Oh! Thank you so much!!! I'll use sparingly! I have terrible problems with inflammation.
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Old 06-05-2013, 02:41 AM   #54
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Oh, do you remember what book?
I think it's Joanne Stepaniak's The Ultimate Uncheese Cookbook.

Artisan Vegan Cheese: From Everyday to Gourmet also uses NY extensively for its vegan cheeses. Miyoko Schinner is good but it's a bit irritating that she released updated (improved) versions of some of the recipes (it's a fairly recent book) to a US magazine that I can't purchase in the UK. But, apparently, if you can purchase what's now known as the 'cheese issue' of VegNews magazine (issue Sept. /Oct. 2012) then it would give you a good insight into making good vegan cheese.
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Old 06-05-2013, 08:41 AM   #55
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Originally Posted by SlowSure View Post
I think it's Joanne Stepaniak's The Ultimate Uncheese Cookbook.

Artisan Vegan Cheese: From Everyday to Gourmet also uses NY extensively for its vegan cheeses. Miyoko Schinner is good but it's a bit irritating that she released updated (improved) versions of some of the recipes (it's a fairly recent book) to a US magazine that I can't purchase in the UK. But, apparently, if you can purchase what's now known as the 'cheese issue' of VegNews magazine (issue Sept. /Oct. 2012) then it would give you a good insight into making good vegan cheese.
Thank you SlowSure!
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Old 06-05-2013, 08:45 AM   #56
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Quote:
Originally Posted by SlowSure View Post
I think it's Joanne Stepaniak's The Ultimate Uncheese Cookbook.

Artisan Vegan Cheese: From Everyday to Gourmet also uses NY extensively for its vegan cheeses. Miyoko Schinner is good but it's a bit irritating that she released updated (improved) versions of some of the recipes (it's a fairly recent book) to a US magazine that I can't purchase in the UK. But, apparently, if you can purchase what's now known as the 'cheese issue' of VegNews magazine (issue Sept. /Oct. 2012) then it would give you a good insight into making good vegan cheese.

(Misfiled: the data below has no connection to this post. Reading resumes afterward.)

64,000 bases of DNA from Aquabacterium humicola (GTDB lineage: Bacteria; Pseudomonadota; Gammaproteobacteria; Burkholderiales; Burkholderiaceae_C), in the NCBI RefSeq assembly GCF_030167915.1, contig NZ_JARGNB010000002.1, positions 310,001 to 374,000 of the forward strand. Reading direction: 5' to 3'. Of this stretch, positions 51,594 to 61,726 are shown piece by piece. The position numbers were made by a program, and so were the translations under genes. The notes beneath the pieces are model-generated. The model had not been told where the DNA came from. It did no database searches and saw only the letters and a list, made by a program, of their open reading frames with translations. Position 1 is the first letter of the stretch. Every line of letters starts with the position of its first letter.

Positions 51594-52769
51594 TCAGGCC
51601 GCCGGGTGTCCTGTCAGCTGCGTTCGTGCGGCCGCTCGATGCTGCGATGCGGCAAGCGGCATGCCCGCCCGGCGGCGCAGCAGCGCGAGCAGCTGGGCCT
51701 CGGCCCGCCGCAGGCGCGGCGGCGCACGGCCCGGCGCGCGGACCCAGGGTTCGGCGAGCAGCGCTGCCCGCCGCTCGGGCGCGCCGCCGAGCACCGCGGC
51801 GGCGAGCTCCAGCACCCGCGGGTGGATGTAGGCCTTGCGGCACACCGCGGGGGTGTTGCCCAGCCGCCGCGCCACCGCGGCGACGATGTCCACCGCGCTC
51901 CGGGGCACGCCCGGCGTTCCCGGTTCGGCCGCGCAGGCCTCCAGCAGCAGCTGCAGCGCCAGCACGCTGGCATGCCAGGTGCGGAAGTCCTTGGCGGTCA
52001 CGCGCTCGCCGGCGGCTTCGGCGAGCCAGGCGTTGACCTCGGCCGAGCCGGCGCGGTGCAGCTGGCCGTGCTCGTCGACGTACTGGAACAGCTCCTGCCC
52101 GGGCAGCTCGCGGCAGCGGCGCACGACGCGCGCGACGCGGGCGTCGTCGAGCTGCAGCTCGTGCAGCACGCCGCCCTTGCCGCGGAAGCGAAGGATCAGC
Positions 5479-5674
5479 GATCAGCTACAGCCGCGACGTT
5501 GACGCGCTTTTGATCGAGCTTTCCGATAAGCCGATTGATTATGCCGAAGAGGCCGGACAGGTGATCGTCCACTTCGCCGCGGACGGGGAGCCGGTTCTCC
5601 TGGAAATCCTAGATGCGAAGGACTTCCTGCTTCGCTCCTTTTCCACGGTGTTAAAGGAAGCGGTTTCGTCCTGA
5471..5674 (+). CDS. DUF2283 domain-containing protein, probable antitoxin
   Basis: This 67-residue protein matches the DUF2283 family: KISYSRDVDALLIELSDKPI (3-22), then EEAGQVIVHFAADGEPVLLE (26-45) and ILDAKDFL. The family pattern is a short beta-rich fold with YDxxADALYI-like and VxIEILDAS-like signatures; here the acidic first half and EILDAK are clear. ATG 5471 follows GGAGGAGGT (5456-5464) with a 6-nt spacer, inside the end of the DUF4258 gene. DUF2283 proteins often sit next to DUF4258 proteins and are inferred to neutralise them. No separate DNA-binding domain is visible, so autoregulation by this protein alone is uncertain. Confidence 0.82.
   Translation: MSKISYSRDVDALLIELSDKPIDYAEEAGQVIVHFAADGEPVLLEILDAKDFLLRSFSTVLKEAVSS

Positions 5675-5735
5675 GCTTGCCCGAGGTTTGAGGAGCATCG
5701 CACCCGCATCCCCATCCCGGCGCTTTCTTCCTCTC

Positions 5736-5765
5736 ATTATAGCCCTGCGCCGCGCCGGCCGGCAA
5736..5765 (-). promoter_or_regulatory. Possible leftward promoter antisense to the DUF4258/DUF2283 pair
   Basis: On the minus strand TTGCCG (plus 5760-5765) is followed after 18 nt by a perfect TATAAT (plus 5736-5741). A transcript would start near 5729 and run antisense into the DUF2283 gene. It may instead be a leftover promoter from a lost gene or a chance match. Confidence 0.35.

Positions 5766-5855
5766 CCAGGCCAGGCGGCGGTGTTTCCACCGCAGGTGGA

Yes it is! Slowsure you beat me to it!

Keytones, glad you found us!
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Old 06-05-2013, 09:07 AM   #57
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I had a long post that was wiped clean by the lightening shutting down my power. Will try to re-construct this afternoon.
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Old 06-05-2013, 10:17 AM   #58
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Keep thinking about you and all of the horrific weather...

Computers are not fond of electrical surges!

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Old 06-05-2013, 11:22 AM   #59
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Is there a thread for the Ketogenic PHD plan?
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Old 06-05-2013, 11:35 AM   #60
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Quote:
Originally Posted by CalifPam View Post
Is there a thread for the Ketogenic PHD plan?
Not yet, but I am working on it.

Also, Pam, for the difference in sweets and yams, read my post #48.

Thanks SeaBreezes. We just had thunderstorms today, but you would think that the power surges would be over with for now. So frustrated at how many times our power has gone off.